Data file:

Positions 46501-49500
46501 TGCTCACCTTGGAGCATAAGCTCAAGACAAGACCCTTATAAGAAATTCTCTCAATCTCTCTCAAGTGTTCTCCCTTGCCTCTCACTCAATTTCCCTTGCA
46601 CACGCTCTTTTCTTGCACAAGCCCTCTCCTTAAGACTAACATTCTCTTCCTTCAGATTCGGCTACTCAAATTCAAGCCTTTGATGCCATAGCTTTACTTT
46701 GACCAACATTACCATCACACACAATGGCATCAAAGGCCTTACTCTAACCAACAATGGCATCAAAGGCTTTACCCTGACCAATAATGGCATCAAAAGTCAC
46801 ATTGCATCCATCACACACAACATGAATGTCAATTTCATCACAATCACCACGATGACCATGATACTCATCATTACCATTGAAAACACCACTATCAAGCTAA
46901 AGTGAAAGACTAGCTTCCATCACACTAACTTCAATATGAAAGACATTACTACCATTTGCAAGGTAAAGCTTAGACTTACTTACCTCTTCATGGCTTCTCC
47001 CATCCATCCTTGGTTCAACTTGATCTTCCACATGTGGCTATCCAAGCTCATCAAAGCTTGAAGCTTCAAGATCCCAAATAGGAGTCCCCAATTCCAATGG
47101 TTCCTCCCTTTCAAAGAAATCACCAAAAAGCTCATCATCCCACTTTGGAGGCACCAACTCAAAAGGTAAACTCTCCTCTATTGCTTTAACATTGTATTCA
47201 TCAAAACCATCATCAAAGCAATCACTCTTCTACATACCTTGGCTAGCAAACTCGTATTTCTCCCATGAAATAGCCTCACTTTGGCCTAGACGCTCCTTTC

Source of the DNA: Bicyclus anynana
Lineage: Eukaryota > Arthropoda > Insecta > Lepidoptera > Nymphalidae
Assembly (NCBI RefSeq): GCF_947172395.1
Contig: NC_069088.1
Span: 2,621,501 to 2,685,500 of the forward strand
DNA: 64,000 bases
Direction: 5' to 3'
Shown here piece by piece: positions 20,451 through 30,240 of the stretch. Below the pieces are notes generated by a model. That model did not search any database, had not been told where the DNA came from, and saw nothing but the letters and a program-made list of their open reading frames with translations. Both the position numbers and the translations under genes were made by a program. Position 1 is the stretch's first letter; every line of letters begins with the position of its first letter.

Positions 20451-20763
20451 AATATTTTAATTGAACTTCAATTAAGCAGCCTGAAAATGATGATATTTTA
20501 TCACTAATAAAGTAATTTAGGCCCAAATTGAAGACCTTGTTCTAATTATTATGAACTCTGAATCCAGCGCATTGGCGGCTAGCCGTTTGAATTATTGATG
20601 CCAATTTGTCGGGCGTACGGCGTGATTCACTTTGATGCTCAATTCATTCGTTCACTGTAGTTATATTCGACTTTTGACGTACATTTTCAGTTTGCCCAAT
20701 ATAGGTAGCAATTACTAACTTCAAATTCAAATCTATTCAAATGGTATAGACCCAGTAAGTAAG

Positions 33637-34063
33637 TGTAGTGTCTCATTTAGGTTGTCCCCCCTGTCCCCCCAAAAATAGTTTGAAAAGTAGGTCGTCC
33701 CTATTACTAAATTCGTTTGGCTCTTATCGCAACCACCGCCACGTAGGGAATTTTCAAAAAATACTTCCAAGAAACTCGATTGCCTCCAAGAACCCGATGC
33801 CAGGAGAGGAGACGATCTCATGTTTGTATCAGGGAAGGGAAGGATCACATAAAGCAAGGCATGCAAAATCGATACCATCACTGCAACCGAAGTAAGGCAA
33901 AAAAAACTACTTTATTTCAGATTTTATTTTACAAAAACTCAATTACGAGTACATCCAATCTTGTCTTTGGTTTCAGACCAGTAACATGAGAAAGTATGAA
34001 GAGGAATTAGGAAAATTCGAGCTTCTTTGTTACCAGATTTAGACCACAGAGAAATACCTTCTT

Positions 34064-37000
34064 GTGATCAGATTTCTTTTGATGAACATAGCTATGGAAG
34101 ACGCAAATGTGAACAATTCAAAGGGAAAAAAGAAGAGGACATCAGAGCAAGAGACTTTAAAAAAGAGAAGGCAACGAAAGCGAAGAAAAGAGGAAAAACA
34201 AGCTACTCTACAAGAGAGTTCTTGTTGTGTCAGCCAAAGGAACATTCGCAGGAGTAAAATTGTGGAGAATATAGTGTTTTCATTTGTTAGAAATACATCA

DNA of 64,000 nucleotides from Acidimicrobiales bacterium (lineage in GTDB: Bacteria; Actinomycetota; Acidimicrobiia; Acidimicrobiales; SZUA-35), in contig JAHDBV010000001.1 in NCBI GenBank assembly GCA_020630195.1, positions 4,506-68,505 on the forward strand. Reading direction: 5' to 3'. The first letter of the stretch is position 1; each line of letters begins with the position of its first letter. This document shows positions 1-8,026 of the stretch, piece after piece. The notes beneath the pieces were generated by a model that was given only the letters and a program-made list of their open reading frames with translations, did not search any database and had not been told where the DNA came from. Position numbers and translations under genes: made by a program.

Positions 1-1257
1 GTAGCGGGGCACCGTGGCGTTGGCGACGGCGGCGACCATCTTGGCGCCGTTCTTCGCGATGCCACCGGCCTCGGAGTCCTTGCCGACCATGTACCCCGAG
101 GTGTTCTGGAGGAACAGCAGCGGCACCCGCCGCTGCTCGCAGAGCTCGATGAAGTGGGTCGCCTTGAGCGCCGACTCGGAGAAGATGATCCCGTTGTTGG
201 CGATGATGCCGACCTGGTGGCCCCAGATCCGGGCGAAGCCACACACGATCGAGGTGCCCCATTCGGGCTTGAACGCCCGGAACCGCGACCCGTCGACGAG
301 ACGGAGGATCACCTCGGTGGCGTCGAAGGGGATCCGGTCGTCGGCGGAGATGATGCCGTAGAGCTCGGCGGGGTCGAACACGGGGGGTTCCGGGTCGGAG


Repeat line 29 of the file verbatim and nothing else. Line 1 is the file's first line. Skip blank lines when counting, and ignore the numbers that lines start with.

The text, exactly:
Positions 34064-37000